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Atherosclerosis treatment usually begins with lifestyle changes, such as eating well, exercising regularly, quitting smoking, and maintaining a healthy weight. In addition, medications may be prescribed, such as ACE inhibitors or beta-blockers. In advanced cases, atherosclerosis treatment may require special procedures -- such as angioplasty or open heart surgery -- to open an artery and improve blood flow.

Atherosclerosis Treatment: An Introduction

There's no getting around it: Atherosclerosis changes your life. For many people, living with a condition caused by atherosclerosis requires changes both big and small, from undergoing major surgery to adding more fruits and vegetables to their diets. Change can be difficult, and sometimes even scary. But with support, resources, and a good supply of determination, most people are able to meet these new challenges well.
 
Atherosclerosis treatment will vary for each particular situation. Everyone diagnosed with atherosclerosis will need to undergo lifestyle changes. Depending on the severity, these may be the only changes a person needs to make. For more serious conditions, atherosclerosis treatment may include medications or certain procedures.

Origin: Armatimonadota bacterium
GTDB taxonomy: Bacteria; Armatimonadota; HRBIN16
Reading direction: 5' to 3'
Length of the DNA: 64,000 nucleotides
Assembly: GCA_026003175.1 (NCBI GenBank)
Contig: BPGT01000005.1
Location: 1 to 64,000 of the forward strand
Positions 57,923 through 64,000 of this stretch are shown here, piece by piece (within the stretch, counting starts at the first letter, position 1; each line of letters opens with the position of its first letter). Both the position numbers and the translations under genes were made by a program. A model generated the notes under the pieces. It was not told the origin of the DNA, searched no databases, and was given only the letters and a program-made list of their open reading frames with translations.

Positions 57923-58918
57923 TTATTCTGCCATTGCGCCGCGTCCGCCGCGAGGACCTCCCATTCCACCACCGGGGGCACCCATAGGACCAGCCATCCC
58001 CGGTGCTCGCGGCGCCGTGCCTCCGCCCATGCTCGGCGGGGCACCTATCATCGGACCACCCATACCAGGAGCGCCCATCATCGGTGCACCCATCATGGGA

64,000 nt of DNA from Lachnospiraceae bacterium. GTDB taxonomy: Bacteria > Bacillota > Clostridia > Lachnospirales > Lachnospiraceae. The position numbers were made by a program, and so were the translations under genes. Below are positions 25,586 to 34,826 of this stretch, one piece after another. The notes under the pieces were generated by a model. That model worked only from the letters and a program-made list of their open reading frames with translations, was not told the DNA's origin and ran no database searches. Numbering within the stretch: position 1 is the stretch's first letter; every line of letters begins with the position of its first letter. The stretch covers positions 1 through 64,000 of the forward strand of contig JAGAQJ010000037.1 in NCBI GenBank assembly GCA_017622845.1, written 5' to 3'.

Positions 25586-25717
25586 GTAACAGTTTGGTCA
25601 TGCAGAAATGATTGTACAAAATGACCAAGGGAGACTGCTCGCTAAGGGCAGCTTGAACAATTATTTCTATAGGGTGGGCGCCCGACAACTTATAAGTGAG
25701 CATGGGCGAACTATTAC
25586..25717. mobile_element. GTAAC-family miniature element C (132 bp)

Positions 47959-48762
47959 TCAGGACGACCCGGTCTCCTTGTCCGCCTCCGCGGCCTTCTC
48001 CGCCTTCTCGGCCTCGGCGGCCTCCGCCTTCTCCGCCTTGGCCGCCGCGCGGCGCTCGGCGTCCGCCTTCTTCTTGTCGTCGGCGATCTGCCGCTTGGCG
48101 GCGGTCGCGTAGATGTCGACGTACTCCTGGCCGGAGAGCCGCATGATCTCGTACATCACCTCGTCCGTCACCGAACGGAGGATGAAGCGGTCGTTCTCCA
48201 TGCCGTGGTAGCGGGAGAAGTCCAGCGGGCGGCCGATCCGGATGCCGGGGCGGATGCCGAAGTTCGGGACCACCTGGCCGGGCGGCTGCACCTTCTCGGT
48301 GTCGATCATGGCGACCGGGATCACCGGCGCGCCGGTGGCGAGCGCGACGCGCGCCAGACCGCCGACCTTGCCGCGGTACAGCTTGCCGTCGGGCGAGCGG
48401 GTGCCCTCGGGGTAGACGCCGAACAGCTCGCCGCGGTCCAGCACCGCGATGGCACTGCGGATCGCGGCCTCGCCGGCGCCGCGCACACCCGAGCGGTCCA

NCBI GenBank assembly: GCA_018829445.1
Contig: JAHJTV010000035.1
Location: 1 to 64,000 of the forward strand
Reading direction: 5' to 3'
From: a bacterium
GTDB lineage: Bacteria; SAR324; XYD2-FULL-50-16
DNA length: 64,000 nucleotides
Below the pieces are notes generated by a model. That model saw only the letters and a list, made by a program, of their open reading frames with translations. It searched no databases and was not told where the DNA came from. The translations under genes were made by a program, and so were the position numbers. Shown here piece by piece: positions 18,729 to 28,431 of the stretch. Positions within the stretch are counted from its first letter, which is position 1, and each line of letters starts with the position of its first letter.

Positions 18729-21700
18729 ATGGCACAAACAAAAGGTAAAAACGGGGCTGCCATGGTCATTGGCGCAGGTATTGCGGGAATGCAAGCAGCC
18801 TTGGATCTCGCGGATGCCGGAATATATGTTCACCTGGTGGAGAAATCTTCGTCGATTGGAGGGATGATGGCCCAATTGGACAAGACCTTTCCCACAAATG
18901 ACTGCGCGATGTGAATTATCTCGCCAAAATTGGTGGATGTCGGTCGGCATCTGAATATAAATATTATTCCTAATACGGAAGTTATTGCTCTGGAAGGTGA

Lifestyle Changes as Part of Atherosclerosis Treatment

If you have atherosclerosis, you know by now that it's vital to control it. Making lifestyle changes that improve your atherosclerosis risk factors is one important part of atherosclerosis treatment. Eating well, getting regular physical activity, and maintaining a healthy weight will help to lessen the severity of your condition. If you smoke, you'll need to quit. Reducing stress and limiting alcohol use can also improve your heart health. And if you have diabetes, you will need to carefully manage it. Be sure to see your doctor regularly for follow-up visits.
 
There are a number of links related to lifestyle changes available on eMedTV. Some include:
 
There are also articles about lifestyle changes with regards to heart disease that also apply to other conditions caused by atherosclerosis. Some include:
 
Written by/reviewed by:
Last reviewed by: Arthur Schoenstadt, MD
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